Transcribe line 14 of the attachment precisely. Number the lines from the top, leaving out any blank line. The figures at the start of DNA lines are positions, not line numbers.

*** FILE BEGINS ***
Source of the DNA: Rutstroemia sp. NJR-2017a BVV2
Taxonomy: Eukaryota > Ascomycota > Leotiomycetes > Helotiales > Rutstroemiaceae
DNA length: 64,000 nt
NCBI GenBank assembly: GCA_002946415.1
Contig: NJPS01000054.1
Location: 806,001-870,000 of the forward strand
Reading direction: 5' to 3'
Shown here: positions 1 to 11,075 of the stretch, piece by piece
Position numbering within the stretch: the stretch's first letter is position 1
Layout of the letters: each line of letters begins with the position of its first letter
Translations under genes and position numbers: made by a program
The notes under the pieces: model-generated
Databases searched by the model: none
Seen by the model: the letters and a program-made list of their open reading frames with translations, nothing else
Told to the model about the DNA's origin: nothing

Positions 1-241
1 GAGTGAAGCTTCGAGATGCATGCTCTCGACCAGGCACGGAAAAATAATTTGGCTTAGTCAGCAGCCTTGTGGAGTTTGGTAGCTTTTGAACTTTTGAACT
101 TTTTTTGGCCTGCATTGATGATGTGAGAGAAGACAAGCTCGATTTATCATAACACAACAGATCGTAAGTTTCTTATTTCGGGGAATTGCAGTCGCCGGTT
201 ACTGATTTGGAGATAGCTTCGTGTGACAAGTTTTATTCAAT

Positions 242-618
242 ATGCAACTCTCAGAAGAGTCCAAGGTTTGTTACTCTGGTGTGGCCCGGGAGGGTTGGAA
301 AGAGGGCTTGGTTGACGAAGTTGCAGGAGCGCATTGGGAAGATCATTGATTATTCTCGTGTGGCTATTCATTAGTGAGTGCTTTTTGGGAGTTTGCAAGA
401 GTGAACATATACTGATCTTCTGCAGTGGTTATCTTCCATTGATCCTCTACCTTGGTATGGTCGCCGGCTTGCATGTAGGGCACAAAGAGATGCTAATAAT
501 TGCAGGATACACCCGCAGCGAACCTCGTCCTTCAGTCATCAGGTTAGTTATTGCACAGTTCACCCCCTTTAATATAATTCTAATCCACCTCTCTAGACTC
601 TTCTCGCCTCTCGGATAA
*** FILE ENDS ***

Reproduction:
Seen by the model: the letters and a program-made list of their open reading frames with translations, nothing else